India Cements is in the news recently as industry leader UltraTech Cement has made a financial investment in the company by acquiring 23 per cent of the stake. India Cements as a company has faced volatile operations last two years owing to liquidity constraints and has initiated a course correction plan for FY25-26.

At this juncture, a financial and non-controlling stake purchase by a larger and profitable operator has raised several questions. The stock has gained 30 per cent in the last week and is trading at a premium valuation of 15 times FY26 EV/EBITDA, which is comparable to large cement operators. We recommend that investors hold on to India Cements stake as financial, management and strategic outlook bears a positive bias despite a non-definitive outlook.

Operational headwinds

On a consolidated basis, India Cements reported a blended EBITDA per tonne of ₹105 in FY24, recovering from the loss of ₹146 per tonne in FY23. While this may seem positive, the company usually reported an EBITDA per tonne of ₹900-1000 per tonne as recently as FY20-21. Lower utilisation, higher cost of production compared to realisations were cited as the main reasons for the decline.

The capacity utilisation recovered from 53 per cent in Q3FY24 to 61 per cent in Q4FY24, which is also lower than the 75 per cent India Cements operated earlier in FY20-21. Compared to 11 mtpa per annum potential production that can be expected, the company delivered only 9.5 mtpa in FY24. The loss of operating leverage in a commoditised sector has impacted the margin performance for India Cements.

The company has been constrained by limited working capital credit lines restricting it to lower volumes. Older plants with a higher power requirement, stretched creditors, loss of market share and high debt burden have impacted the company’s ability to raise additional working capital.

Path to recovery

The company is disposing non-core assets to shore up working capital. It recently sold a grinding unit with low margins for ₹315 crore and has done smaller land sales to fund working capital and also raise capital for upcoming capex.

It has earmarked ₹500 crore for efficiency-building capex. This includes a a waste heat recovery system at one plant, 1 mtpa fly ash extension at Sankari plant and plans for Raasi plant group. The company expects to generate cost savings of ₹150-175 per tonne with the plans by FY26 and additional sales volume.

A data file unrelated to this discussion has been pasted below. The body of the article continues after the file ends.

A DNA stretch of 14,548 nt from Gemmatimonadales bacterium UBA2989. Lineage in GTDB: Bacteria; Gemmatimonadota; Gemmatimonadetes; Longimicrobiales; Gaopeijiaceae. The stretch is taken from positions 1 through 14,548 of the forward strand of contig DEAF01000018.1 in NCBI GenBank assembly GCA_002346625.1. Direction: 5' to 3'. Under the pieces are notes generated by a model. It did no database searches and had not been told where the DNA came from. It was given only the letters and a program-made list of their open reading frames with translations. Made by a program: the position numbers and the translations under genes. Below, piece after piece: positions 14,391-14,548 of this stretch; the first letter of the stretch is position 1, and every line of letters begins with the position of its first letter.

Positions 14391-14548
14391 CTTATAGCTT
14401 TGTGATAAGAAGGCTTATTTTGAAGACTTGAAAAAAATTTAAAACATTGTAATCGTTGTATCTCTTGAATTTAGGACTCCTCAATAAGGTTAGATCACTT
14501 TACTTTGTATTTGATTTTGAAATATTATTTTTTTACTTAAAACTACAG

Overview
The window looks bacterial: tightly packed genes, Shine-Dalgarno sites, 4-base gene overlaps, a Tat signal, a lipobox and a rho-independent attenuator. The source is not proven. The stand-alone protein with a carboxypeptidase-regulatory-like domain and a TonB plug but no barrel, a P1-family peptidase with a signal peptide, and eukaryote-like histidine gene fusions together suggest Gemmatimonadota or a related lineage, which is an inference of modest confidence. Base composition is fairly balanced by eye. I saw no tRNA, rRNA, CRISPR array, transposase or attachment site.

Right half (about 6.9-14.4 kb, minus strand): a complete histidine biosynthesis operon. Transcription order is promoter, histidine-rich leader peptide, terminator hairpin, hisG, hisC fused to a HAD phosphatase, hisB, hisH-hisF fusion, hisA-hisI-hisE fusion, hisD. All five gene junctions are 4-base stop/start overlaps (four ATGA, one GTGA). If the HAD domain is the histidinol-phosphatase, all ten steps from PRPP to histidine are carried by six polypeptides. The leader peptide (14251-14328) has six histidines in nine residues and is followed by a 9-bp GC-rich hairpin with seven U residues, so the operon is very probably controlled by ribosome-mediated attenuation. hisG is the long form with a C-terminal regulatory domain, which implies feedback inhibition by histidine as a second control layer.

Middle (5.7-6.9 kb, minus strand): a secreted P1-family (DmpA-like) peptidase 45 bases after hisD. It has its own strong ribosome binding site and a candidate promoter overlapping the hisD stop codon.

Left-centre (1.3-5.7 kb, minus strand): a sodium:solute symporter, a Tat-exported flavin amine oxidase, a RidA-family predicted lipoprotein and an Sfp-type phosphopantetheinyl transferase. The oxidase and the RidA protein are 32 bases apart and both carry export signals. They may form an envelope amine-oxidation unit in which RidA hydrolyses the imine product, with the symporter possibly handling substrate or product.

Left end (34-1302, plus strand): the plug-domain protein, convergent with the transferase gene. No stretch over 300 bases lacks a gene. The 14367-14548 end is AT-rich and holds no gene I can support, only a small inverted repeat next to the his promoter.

On the commodity cost front, power and logistics costs have come off their highs in FY24 by 22 per cent and 9 per cent YoY. Even as realisations may face headwinds in southern markets from overcapacity, post-election and post-monsoon pricing may creep upwards. The company can look to a period of better realisations and lower cost of production in FY25, if coal and transportation costs hold at the current level.

Higher utilisation supported by higher working capital availability, efficiency programme and favourable commodity prices should point to improvement from the current low margin performance for India Cements.

UltraTech investment

The 23 per cent stake purchase will not trigger an open offer as per SEBI’s acquisition rules. Even UltraTech Cement has called it a non-controlling financial investment. The acquisition price comes out to $90 per tonne for the 14.5 mtpa capacity, which is comparable to mid-size deals done in the recent past. UltraTech acquired Kesoram Cements at $80 per tonne (10.8 mtpa capacity based in South and Western markets. Ambuja Cements most recently acquired a South based player, Penna Cements, with 14 mtpa capacity at $89 per tonne.

India Cements is largely focused on South India — 5 mtpa in Telangana, 6 mtpa in Tamil Nadu, 2.1 mtpa in AP, and 1.5 mtpa in Rajasthan. This should complement UltraTech Cement, which at present only has 15 per cent exposure to the southern region, if it can strike a deal with India Cements promoters.

Investor attention, which drove the outsized gains of 30 per cent this week, is also focussed on the shareholding pattern of India Cements.

India Cements has a significant public shareholding and is yet to post strong profits in the last two years. The promoters hold 28.42 per cent of which 46.2 per cent is pledged. Apart from UltraTech Cement, other public shareholders hold 48 per cent of shareholding. Even with a financial investment which is non-controlling, Ultratech Cement’s significant stake will drive speculative interest, which can support the stock price above its intrinsic value in the medium term. Given scope for strategic developments, investors can continue to hold the shares.